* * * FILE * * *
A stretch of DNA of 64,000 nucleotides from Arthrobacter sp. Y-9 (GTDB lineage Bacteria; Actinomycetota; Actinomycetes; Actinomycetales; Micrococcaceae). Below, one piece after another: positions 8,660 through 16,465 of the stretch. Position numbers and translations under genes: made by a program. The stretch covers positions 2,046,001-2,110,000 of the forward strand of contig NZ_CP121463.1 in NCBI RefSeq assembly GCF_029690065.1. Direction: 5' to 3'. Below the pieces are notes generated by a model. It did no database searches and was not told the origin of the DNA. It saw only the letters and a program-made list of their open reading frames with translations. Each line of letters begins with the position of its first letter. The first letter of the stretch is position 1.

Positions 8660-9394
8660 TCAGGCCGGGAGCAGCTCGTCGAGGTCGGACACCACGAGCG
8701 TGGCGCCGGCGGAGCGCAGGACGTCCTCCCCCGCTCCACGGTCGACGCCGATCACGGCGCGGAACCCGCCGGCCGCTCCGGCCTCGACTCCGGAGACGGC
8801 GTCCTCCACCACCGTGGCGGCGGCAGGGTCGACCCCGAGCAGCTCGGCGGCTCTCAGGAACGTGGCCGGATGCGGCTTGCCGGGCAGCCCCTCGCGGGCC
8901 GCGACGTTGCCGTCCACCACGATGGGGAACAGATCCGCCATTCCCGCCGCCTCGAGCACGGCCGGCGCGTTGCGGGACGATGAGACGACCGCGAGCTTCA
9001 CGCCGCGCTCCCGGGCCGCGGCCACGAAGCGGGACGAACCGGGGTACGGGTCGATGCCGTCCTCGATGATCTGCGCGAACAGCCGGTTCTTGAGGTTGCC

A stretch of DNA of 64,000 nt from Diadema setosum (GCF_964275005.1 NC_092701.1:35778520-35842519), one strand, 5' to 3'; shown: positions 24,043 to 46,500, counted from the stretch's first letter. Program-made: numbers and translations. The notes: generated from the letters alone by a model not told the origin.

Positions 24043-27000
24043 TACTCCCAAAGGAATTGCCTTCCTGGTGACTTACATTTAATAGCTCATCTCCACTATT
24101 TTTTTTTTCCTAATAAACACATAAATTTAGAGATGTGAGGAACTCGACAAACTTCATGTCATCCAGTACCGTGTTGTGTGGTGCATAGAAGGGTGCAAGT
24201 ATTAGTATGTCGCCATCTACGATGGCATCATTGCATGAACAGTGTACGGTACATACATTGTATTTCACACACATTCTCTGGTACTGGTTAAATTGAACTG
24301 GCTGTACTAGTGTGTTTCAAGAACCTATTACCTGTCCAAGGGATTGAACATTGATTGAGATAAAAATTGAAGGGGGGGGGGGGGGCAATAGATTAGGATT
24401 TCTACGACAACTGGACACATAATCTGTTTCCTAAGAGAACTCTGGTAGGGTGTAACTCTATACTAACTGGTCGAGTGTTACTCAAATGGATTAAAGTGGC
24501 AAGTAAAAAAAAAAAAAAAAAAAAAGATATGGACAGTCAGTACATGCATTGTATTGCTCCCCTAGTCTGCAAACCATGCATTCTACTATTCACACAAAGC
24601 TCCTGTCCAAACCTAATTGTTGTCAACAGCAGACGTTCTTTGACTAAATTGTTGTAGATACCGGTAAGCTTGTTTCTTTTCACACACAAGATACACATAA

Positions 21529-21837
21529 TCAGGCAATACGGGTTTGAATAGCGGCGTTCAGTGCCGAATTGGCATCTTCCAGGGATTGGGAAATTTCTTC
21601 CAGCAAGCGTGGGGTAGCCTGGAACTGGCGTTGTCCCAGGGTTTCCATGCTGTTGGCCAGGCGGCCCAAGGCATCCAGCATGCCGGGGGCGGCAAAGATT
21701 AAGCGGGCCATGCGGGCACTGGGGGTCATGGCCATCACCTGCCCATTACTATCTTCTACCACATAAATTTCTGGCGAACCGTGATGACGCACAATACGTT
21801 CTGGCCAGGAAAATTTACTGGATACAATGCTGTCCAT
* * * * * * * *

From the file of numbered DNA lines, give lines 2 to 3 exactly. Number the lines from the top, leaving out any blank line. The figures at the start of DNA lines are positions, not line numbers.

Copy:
Positions 8660-9394
8660 TCAGGCCGGGAGCAGCTCGTCGAGGTCGGACACCACGAGCG